Sunday, October 01, 2006

An Interesting Proposition (The Hidden Koppel)

Ted Koppel invokes The Godfather school of diplomacy with Iran in his NYTimes column, An Offer Tehran Can’t Refuse (fully available to Times Select subscribers):

What, then, can the United States do to prevent Iran from developing nuclear technology? Little or nothing. Washington should instead bow to the inevitable.

“You insist on having nuclear weapons,” we should say. “Go ahead. It’s a terrible idea, but we can’t stop you. We would, however, like your leaders to view the enclosed DVD of ‘The Godfather.’ Please pay particular attention to the scene in which Don Corleone makes grudging peace with a man — the head of a rival crime family — who ordered the killing of his oldest son.”

In that scene, Don Corleone says, “I forgo my vengeance for my dead son, for the common good. But I have selfish reasons.” The welfare of his youngest son, Michael, is on his mind.

“I am a superstitious man,” he continues. “And so if some unlucky accident should befall my youngest son, if some police officer should accidentally shoot him, or if he should hang himself in his cell, or if my son is struck by a bolt of lightening, then I will blame some of the people here. That I could never forgive.”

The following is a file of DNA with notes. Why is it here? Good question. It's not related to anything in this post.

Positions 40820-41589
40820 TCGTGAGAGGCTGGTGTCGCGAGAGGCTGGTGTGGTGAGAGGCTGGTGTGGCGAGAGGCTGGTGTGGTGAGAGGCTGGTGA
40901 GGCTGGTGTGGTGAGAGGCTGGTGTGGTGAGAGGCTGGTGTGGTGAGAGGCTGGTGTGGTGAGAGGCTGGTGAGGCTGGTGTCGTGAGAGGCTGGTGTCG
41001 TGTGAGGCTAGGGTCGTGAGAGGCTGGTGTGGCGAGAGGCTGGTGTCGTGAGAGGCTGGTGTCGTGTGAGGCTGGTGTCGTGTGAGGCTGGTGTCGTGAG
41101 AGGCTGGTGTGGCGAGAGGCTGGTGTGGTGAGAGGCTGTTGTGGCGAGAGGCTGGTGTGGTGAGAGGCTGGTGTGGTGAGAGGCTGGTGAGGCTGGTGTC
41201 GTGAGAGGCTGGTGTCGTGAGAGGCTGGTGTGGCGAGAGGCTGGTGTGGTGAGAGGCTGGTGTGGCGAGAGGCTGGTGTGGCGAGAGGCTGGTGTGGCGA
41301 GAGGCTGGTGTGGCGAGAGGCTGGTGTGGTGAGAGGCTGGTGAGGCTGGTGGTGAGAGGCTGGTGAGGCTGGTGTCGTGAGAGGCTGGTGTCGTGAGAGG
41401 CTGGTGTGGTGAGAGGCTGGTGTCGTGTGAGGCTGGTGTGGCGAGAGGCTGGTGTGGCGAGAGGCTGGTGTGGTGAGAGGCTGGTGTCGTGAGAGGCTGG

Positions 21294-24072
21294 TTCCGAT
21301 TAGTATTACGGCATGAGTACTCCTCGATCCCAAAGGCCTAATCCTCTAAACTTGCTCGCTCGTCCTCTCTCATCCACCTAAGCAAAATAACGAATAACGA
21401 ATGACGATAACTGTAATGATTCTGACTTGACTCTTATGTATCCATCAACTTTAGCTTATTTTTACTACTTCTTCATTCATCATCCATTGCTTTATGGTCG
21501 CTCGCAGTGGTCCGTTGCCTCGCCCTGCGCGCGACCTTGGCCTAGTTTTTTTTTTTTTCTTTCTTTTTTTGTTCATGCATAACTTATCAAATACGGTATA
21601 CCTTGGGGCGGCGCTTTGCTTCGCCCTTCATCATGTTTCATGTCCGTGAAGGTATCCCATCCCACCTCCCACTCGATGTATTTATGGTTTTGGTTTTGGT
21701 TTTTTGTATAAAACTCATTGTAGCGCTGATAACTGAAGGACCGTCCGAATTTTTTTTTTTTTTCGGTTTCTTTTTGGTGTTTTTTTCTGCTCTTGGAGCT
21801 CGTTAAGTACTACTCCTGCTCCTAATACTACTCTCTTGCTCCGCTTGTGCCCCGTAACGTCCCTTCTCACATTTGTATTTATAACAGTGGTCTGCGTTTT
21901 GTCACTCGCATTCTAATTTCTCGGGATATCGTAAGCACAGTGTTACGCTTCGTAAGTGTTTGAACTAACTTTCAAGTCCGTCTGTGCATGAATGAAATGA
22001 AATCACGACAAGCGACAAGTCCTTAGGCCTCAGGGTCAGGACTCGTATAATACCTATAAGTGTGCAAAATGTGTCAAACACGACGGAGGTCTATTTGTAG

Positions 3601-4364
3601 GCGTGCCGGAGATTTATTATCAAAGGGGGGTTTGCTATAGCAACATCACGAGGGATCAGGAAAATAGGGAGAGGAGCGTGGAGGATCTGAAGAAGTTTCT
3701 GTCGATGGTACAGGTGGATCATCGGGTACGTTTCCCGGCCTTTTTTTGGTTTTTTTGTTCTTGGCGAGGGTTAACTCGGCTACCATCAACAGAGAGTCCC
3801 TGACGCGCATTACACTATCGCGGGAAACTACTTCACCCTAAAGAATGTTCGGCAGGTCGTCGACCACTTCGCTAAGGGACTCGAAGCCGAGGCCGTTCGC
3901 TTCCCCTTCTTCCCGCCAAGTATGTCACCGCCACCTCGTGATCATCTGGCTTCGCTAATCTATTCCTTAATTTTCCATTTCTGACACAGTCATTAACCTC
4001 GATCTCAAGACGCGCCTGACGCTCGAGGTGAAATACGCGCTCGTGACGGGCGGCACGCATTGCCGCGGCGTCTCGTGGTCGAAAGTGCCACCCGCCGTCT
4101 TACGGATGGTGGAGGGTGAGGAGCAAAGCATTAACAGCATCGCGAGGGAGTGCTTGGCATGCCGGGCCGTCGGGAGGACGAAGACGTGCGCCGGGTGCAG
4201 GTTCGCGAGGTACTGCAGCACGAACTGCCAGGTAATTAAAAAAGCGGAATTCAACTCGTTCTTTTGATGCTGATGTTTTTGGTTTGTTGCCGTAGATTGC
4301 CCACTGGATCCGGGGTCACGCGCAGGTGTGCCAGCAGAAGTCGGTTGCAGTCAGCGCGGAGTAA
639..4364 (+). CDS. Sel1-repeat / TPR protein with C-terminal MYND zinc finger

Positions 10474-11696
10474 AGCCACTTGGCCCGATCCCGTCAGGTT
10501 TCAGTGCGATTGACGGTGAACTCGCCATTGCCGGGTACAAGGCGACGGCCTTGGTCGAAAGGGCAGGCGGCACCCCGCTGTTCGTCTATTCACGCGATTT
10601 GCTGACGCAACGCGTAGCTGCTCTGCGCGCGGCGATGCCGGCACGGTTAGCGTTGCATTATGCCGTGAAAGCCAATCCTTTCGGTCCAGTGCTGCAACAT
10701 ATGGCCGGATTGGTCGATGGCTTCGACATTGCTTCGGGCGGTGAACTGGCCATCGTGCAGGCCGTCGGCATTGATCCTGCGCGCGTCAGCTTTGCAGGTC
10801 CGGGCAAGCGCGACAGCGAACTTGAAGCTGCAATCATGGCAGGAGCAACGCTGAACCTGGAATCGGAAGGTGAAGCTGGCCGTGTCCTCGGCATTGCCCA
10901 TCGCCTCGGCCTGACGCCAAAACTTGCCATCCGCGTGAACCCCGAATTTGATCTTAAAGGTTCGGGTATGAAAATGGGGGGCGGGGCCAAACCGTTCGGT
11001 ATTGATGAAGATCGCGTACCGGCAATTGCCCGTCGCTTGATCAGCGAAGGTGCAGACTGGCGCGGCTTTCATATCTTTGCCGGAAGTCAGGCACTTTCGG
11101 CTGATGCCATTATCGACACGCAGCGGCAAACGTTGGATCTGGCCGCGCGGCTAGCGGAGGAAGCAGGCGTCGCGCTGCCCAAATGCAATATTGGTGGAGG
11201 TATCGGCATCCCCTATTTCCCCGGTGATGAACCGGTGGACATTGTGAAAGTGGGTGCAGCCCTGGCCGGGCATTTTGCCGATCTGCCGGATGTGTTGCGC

If Iran is bound and determined to have nuclear weapons, let it. The elimination of American opposition on this issue would open the way to genuine normalization between our two nations. It might even convince the Iranians that their country can flourish without nuclear weapons.

But this should also be made clear to Tehran: If a dirty bomb explodes in Milwaukee, or some other nuclear device detonates in Baltimore or Wichita, if Israel or Egypt or Saudi Arabia should fall victim to a nuclear “accident,” Iran should understand that the United States government will not search around for the perpetrator. The return address will be predetermined, and it will be somewhere in Iran.

Maybe we could induce Richard Armitage out of retirement to play the Don Corleone part. Apparently he knows the role, having already played it in Pakistan.


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